As far as anyone is aware, there are only twelve total GT40 Mk IVs, including the prototype cars, in existence, numbered J1 to J12, and hence are referred to as the J cars. To see one of the twelve actually driven in anger, a gigantic 7.0L Ford V8 thundering out just under 500 HP behind the driver, the car only 40 inches tall from tarmac to roof bubble… it warms the heart and shatters the ears! This particular Mk IV also has the famous “Gurney Bubble” in the driver’s door headliner, as Dan Gurney couldn’t find into the car with his helmet on, and needed the extra inch of headroom.

While the Mk I, II, and III versions of the Ford GT40 all had the chance to race and win at Le Mans repeatedly, the Mk IV only raced in two events in its model life. These two events both were in 1967, and were the 12 Hours of Sebring, which the Mk IV won outright, and the 24 Hours of Le Mans, which the Mk IV won both outright and class. The GT40 Mk IV was also the only version of the American legend that was built entirely in the USA, contracted to Kar Kraft Manufacturing by Carroll Shelby.

In total, 45 GT40’s of all Marks were made, including prototypes. Of those, it is estimated that only half are still driven, and of those, only two or three are driven at speed on a track. So this was a special moment to see the sky blue #6 come flying up the hill, brake hard, and plunge down the Corkscrew and into Rainey Curve.

2005 Audi R8 LMP1

2005 Audi R8 LMP1
2005 Audi R8 LMP1

The last class that was released onto the track in the short afternoon live stream was the Endurance Legends class, which consisted entirely of proven race winners from any international level endurance race. There were Jaguar XJR’s, BMW M3 GTR’s, and more Porsche’s than you could count, but racing along in the middle-front of the pack was a car that for many of the younger generation, came to define endurance racing: The 2002 to 2005 Audi R8 LMP1.

This low-slung, wide, and ridiculously fast race prototype car carried many Audi technological firsts that are, today in 2021, considered as standard on any Audi car you buy. It was the first Audi V8 to feature FSI Direct Injection, which boosted fuel economy enormously by completely bypassing a port-style fuel injector, instead releasing the fuel at 100 Bar (1,450 PSI) to atomize instantly within the cylinder itself during the air intake stroke. This improved fuel efficiency so much that instead of pitting for fuel every 9 laps, the R8 LMP1’s could go 10 laps before needing to refuel. And when your engine is a 3.6L twin-turbocharged monster of a V8 that pushes out 680 HP, and enough torque to reverse the spin of the Earth, that efficiency pays dividends.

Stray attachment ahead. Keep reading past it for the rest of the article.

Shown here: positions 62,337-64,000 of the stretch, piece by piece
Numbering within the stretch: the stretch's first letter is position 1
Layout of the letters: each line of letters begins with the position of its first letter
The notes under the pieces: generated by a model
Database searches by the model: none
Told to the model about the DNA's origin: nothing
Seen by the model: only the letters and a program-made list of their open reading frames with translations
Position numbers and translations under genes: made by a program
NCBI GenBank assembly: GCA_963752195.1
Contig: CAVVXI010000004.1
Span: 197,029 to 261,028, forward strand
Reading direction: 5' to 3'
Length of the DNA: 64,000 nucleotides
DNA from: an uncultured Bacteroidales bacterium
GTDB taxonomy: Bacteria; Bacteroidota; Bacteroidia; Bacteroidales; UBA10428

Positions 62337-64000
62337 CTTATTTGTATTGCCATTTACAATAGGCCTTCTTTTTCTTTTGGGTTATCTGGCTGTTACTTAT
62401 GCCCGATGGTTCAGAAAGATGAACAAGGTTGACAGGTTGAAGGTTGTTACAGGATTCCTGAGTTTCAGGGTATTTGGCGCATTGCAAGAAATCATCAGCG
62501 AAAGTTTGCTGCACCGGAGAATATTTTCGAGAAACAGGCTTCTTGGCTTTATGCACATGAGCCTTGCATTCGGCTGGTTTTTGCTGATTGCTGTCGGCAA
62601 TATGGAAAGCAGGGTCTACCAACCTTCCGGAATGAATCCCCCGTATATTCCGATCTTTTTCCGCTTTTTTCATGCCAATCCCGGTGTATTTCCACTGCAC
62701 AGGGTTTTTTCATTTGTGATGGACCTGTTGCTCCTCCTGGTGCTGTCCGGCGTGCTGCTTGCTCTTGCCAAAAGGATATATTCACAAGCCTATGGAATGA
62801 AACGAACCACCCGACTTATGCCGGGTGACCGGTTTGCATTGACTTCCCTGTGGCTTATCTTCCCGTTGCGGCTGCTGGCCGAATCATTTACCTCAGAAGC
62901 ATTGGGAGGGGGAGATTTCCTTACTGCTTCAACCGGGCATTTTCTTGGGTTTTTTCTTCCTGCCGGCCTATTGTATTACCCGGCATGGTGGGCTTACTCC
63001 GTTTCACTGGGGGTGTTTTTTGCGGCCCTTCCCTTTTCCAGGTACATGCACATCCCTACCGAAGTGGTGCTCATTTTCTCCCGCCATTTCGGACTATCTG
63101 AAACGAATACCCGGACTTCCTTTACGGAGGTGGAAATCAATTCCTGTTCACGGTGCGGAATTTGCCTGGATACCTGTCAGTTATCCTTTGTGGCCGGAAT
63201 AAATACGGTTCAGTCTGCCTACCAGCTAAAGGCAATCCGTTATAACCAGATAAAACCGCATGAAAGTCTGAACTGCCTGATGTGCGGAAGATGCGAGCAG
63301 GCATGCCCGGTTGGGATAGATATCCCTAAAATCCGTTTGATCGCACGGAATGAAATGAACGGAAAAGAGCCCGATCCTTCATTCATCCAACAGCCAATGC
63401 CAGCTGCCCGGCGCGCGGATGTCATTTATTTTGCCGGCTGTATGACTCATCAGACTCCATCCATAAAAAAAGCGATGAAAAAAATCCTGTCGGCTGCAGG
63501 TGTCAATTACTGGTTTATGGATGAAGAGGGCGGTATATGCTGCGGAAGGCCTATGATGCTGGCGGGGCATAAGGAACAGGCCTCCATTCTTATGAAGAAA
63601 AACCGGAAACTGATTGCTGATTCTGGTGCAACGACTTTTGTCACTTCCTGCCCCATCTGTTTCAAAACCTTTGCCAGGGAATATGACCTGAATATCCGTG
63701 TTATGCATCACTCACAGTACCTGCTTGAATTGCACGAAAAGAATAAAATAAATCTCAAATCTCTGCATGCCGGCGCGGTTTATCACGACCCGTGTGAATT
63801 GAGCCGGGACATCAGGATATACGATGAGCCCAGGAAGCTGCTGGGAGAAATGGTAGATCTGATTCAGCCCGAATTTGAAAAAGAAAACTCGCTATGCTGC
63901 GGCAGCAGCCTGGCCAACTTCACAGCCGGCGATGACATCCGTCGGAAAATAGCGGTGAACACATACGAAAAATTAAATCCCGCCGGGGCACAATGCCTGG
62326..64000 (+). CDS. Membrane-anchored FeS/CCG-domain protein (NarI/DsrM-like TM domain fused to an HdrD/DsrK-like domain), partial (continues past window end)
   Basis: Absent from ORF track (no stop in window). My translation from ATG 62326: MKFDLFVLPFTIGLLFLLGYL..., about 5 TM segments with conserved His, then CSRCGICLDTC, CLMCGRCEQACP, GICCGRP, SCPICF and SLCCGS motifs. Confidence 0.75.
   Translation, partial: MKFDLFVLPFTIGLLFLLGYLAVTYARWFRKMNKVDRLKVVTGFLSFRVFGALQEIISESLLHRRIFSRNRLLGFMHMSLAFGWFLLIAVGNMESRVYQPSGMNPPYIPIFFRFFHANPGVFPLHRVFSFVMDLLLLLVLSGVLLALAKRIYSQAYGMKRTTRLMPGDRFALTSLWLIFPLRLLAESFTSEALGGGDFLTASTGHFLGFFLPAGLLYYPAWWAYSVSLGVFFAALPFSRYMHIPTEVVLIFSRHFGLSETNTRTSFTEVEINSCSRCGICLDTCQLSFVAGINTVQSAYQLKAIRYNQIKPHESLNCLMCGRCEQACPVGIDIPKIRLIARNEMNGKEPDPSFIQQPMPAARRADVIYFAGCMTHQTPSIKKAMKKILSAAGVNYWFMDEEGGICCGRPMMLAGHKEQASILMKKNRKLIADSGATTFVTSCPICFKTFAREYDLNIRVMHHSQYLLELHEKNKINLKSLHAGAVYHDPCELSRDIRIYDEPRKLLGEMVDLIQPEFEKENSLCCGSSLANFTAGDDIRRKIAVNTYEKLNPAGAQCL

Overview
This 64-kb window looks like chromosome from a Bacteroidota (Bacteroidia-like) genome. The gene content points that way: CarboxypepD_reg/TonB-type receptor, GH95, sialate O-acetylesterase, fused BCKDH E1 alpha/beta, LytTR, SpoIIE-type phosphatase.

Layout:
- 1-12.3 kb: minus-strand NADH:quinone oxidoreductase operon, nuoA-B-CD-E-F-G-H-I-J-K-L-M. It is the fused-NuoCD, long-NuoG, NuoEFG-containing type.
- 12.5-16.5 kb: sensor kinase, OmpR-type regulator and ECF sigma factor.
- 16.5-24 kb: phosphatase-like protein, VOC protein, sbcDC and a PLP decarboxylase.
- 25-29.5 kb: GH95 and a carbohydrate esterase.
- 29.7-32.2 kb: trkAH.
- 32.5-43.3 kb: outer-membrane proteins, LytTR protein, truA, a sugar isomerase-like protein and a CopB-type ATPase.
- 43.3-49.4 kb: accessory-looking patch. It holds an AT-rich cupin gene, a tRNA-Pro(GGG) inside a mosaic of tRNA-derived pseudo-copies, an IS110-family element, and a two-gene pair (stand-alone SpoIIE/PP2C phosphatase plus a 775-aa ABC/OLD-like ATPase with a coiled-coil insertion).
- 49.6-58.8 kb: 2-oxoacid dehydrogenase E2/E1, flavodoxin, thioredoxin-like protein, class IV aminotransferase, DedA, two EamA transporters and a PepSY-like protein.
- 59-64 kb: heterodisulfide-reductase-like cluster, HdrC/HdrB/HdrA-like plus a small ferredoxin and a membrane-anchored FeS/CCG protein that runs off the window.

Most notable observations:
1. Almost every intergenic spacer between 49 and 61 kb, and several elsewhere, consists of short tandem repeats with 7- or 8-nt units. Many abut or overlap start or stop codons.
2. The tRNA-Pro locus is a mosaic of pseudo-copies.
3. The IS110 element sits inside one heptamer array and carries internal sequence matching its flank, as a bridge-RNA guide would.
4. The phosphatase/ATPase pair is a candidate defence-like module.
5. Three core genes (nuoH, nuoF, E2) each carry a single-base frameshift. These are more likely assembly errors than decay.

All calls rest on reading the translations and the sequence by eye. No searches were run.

That may not sound like much, but over the course of a race that covers 360 or more laps, that’s five full pit stops that are avoided. Taking the minimum required pit time of 70 seconds into account, that’s just about 7 minutes over 24 hours saved. And in endurance racing, every second counts.

The R8 LMP1 is also a classic for another reason, being the final LMP1 car built by Audi that followed the LMP900 regulations. This ruleset stated that the curb weight of the car, dry and without driver, with all body panels and wheels/tires fitted, had to be more than 900 kg (1,984 lbs). Being German, Audi of course made the curb weight of the R8 LMP1 901 kg.

Despite having the massive rear spoiler across the back, the R8 LMP1 investigated an idea that Toyota had started developing with their TS020 from 1999, that of using the body itself, and the various places winglets, cavities, and ducts could be placed to generate most of its downforce just by moving through the air at any speed. This was the basis for the excellent aerodynamic stability of the evolution into the 2006 to 2009 Audi R10 LMP1, before it was perfected over the the short-lived 2009 R15 TDI and 2010 R15 TDI Plus. This mastery came to bear with one of the most dominant LMP1 cars ever built, however, in the 2011 Audi R18 TDI and its evolution, the hybrid-era 2012 and beyond R18 e-Tron Ultra